Get up - This may seem counter-intuitive when you are trying to get to sleep but the more you lay in bed staring at the ceiling listening to your partner enjoying the benefits of a good sleep and your sweet baby making all those wonderful sleep noises, your anxiety can build and build until it all becomes too much to handle. So, get up. Go to a different room, do something calming and restful then return to bed to attempt sleep again. This can be a much-needed reset.
Breath – There is a connection between insomnia and higher cortisol levels. Taking mindful whole-body breaths can help calm your nervous system and reduce your feelings of anxiety. I personally love doing umbrella breaths. As you inhale, imagine an umbrella opening. Feel the breath expand your chest, your back, and both sides of your rib cage while keeping your shoulders relaxed and away from your ears! On your exhale, imagine the umbrella closing. This type of breath engages the diaphragm, allows a full healthy breath and, as a bonus, helps your pelvic floor health!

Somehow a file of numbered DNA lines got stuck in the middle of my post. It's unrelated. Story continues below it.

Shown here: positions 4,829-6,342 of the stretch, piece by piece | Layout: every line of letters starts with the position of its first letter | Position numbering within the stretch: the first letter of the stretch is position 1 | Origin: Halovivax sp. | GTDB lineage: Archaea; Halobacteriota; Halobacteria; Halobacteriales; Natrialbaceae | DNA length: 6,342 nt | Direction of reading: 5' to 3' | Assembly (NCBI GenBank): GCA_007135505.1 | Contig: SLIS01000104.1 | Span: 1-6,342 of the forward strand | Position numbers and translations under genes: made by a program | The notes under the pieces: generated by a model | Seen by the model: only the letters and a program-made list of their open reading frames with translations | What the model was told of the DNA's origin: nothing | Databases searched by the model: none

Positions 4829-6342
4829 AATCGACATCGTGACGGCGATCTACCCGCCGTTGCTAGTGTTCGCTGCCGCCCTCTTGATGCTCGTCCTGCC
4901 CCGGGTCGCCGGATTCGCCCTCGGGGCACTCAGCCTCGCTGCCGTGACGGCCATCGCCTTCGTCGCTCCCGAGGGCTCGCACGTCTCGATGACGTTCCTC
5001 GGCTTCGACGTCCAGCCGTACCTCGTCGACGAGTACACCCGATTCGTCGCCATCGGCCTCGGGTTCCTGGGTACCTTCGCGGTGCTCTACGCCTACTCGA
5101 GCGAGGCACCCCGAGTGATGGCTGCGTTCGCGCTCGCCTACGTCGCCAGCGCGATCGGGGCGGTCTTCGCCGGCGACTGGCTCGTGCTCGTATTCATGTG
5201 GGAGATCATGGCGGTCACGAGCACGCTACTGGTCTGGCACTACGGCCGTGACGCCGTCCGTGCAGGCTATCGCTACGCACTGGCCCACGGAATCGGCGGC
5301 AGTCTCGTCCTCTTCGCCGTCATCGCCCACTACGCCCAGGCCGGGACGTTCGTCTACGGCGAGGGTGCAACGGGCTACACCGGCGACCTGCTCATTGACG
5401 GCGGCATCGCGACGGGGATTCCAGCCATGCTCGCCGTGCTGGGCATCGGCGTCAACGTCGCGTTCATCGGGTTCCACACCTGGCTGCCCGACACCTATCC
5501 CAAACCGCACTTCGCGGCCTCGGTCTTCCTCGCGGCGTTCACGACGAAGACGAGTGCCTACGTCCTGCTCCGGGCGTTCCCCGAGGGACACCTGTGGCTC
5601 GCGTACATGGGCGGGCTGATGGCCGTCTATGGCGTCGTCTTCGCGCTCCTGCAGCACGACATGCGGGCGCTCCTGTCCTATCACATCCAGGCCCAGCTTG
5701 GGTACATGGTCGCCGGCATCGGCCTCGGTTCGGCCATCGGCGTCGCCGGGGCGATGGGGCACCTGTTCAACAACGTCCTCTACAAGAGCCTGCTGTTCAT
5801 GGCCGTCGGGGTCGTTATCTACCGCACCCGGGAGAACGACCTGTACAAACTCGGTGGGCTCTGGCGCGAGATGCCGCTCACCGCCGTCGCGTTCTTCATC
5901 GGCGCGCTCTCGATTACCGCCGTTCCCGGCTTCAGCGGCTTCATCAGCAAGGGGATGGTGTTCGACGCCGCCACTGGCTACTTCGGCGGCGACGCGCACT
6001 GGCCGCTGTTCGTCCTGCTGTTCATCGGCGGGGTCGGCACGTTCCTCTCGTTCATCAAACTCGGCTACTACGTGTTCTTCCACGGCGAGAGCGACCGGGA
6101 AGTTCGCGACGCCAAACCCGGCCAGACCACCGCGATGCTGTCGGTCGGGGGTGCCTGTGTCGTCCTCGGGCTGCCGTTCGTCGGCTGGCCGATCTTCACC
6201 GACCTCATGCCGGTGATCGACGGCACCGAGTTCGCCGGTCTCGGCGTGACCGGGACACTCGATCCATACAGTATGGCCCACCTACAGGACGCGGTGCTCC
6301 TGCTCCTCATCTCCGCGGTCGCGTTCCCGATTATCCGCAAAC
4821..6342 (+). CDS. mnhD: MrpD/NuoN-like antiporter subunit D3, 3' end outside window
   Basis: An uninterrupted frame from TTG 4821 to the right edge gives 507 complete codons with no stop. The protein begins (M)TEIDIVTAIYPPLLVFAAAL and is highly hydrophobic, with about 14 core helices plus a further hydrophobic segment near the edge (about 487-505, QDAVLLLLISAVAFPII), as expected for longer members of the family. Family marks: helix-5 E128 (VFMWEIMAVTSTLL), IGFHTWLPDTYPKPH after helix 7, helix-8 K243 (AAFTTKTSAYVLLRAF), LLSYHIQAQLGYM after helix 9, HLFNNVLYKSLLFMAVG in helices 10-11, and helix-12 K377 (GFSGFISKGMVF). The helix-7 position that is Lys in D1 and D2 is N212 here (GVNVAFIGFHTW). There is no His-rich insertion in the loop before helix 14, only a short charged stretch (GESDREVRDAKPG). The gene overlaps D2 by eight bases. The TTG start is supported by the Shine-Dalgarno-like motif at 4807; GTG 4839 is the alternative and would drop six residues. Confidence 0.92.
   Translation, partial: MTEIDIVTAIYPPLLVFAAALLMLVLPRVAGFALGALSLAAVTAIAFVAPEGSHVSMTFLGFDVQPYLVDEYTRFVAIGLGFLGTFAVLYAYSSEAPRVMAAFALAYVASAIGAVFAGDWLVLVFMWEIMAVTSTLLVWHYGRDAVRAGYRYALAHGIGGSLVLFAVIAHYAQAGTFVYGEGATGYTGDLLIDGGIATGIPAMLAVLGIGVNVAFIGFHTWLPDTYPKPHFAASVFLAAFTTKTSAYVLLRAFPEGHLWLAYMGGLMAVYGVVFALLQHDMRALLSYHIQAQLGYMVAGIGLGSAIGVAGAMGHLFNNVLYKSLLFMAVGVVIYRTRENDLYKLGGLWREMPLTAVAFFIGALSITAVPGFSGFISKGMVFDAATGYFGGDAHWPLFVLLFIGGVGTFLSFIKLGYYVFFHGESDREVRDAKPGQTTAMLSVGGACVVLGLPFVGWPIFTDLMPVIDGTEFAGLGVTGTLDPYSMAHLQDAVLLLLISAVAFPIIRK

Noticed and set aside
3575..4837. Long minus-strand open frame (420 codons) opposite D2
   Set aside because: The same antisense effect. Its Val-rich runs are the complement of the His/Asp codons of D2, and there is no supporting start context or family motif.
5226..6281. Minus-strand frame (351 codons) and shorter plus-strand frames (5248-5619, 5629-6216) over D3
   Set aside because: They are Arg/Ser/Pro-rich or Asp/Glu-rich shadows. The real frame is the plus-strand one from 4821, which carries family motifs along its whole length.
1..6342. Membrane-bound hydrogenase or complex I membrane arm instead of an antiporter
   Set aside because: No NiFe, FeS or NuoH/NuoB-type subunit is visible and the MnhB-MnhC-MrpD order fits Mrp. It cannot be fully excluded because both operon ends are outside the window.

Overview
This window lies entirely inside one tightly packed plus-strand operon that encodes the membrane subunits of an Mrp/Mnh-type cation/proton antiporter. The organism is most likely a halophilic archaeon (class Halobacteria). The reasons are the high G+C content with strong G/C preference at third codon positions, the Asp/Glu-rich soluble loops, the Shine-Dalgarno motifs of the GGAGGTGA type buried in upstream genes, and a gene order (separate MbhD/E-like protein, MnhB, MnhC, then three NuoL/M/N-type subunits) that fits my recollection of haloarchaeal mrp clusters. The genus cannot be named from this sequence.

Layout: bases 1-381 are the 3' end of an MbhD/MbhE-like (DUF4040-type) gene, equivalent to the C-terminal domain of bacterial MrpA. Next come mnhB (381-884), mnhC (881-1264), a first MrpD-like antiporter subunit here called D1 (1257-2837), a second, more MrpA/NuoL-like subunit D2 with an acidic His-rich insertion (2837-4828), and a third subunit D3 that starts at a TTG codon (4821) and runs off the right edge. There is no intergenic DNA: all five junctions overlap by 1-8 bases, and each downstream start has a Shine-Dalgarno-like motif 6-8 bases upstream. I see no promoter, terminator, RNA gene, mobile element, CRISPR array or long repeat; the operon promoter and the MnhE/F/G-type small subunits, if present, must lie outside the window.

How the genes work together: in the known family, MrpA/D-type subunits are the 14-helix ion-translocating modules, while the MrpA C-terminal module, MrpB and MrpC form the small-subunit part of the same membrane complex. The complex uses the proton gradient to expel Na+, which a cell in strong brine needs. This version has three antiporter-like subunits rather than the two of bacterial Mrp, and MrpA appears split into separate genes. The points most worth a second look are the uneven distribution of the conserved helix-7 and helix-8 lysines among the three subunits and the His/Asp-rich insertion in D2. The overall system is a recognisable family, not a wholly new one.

Exercise – Building regular exercise into your day will have a beneficial impact on most aspects of your well being, especially sleep. This doesn’t mean you have to push your self to get back to the gym asap. Healthy postpartum exercise includes going for a short walk with your baby. Stay within your current ability level for endurance and strength.
Bedroom set up – Keeping your bedroom cooler by either opening a window or putting on a fan will help encourage sleep just as having a darkened room can also help. Ensuring that your sleep space is uncluttered with clean bedding will also be beneficial.